It seems providential that Donald Kirk has invited Ellery Queen to dinner on the evening of the murder—Ellery is actually on hand when the body is discovered. Once the corpse is revealed, however, everyone clams up, refusing to tell Ellery why he was summoned. While Inspector Queen marshals all the forces of the NYPD to identify the victim, Ellery is focused on the inverted crime scene. “It’s not crazy; it’s clever. It has meaning.”
Experience has taught me that rarely does a criminal do something positive—as opposed to an unconscious act—without purpose. This was a positive, a conscious act. It required hard work and the expenditure of precious time in the accomplishment. I was justified in saying at once, therefore, that there was reason behind it; that while its manifestations seemed insane its purpose, at the least, must have been rational.
Conveniently, nearly all of the suspects live in the hotel, but that also means they have easy access to the waiting room. The one who does not, who is careful to keep himself out of the inner circle, is Kirk’s business partner Felix Berne. The inner circle is probably relieved. Berne is completely unbearable, beyond any level of normal human behavior (though it is pretty funny when he refers to Inspector Queen as a “vest-pocket Lucifer”). With Ellery, he is even more direct: “I dislike you intensely. I don’t know when I’ve disliked a fellow creature more. Go to hell.” Irene Llewes makes for a much more enjoyable foil, a femme fatale who knows how to play the game without ever taking it too seriously.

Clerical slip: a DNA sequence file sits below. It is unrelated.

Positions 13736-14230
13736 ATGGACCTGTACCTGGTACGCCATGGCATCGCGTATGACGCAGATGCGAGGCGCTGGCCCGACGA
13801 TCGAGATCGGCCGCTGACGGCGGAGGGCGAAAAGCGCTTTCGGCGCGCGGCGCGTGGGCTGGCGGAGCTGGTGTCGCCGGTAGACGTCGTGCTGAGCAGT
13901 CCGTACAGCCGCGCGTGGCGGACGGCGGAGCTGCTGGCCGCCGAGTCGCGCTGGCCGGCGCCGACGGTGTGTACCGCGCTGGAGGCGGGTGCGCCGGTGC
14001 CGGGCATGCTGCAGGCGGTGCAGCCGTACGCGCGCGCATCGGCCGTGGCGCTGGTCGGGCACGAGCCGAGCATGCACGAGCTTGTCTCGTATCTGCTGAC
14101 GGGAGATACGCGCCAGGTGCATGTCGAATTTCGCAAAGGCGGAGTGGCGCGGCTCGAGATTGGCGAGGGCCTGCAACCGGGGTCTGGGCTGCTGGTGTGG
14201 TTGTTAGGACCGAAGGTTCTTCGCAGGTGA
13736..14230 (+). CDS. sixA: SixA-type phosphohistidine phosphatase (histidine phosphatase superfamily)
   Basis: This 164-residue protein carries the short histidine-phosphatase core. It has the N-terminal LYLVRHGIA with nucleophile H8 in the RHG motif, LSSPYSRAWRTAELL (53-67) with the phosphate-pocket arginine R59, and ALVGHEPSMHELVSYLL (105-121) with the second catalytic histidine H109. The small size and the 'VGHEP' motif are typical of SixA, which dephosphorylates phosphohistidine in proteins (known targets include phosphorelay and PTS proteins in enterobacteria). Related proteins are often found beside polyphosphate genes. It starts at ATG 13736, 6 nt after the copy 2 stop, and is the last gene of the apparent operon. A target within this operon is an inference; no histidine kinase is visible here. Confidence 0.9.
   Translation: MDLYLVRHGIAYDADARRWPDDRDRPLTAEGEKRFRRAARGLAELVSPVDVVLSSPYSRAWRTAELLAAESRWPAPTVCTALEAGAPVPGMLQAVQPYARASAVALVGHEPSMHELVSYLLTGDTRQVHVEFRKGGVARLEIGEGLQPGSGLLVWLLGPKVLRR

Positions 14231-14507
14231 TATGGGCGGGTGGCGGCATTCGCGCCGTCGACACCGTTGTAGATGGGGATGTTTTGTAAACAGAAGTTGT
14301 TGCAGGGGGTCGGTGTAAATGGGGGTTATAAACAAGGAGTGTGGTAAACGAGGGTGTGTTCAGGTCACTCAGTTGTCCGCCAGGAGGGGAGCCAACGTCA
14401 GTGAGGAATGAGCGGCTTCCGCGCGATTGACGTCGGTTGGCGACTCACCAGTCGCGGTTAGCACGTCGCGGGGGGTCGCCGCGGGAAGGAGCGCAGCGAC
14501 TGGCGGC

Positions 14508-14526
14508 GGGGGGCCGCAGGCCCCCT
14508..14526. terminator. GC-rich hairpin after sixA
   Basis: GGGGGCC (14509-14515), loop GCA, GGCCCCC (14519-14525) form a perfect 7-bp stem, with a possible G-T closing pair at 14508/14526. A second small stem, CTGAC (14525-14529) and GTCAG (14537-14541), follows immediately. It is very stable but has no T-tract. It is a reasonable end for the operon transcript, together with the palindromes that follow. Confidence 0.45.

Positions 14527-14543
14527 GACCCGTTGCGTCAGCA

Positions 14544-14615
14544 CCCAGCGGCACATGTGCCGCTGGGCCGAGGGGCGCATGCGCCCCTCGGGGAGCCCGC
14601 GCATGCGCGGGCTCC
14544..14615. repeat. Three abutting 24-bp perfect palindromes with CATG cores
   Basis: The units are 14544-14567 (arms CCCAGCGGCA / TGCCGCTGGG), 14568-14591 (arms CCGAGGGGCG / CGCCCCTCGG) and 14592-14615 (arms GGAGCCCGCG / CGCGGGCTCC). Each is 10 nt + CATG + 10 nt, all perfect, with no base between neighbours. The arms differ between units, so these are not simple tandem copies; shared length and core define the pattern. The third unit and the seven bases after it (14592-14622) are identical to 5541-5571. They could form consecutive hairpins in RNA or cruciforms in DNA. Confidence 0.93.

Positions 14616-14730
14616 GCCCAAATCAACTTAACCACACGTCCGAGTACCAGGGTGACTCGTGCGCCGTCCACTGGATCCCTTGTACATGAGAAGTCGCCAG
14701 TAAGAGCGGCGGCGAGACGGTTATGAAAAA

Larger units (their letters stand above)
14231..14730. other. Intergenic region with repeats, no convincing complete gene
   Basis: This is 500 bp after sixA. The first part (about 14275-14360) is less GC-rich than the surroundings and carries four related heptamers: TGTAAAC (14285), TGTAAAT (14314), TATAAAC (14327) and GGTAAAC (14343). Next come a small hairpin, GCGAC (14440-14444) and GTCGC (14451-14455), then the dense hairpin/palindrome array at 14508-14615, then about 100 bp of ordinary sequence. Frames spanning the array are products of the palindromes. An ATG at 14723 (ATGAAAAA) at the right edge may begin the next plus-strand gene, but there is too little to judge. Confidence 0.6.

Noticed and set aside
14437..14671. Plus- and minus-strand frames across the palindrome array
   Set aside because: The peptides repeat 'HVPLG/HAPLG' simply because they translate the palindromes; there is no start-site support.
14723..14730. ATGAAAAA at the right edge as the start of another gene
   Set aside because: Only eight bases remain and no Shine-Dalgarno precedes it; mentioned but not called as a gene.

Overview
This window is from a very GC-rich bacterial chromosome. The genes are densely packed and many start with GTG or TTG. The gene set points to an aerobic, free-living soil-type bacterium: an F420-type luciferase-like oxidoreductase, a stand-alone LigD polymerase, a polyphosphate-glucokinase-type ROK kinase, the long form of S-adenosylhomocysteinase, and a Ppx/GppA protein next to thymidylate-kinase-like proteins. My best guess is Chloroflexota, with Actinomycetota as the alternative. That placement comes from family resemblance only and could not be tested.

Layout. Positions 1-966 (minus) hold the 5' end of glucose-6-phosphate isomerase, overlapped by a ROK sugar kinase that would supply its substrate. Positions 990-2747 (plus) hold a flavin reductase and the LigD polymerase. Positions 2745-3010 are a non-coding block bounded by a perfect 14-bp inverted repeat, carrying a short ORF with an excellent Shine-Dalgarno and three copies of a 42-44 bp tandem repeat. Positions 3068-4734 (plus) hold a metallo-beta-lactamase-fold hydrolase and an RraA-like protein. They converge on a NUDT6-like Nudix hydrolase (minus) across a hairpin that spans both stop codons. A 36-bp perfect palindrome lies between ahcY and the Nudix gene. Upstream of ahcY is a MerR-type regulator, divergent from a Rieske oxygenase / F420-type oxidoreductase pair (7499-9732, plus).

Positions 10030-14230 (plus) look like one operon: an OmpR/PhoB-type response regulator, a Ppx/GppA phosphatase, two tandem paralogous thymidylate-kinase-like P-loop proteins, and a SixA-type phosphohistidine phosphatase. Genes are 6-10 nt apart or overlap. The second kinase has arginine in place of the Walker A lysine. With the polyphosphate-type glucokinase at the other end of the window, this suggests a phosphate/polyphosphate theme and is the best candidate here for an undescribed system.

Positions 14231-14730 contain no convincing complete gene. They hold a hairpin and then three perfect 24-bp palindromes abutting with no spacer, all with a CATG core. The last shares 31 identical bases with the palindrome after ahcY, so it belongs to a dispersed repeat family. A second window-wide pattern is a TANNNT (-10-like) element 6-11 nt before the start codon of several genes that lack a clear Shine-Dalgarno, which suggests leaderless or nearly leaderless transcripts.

Several of the major players have ties to China: Jo Temple grew up there and has written a book about her experiences, while Kirk and Macgowan both collect Chinese postage stamps. Ellery is quick to note that Chinese writing is “backwards,” and many of China’s customs are polar opposites of American ways. I was braced for the worst when this topic arose, but it’s handled fairly sensitively. Jo fiercely defends her birthplace, while explaining the reasons behind some of its traditions. Ellery acknowledges that “backwardness” is relative, “purely a matter of perspective.”
“The greatest revenge your enemy can wreak on your head is to kill himself on your doorstep…”
“Indeed?” said Ellery gently. “That’s most interesting, Miss Temple. Good of you to recall it. And what’s the brilliant notion behind that little ceremony, may I ask?”
She murmured: “It bares to all the world the secret of your enemy’s culpability, and marks him eternally with public shame.”
“But you’re dead, yes.”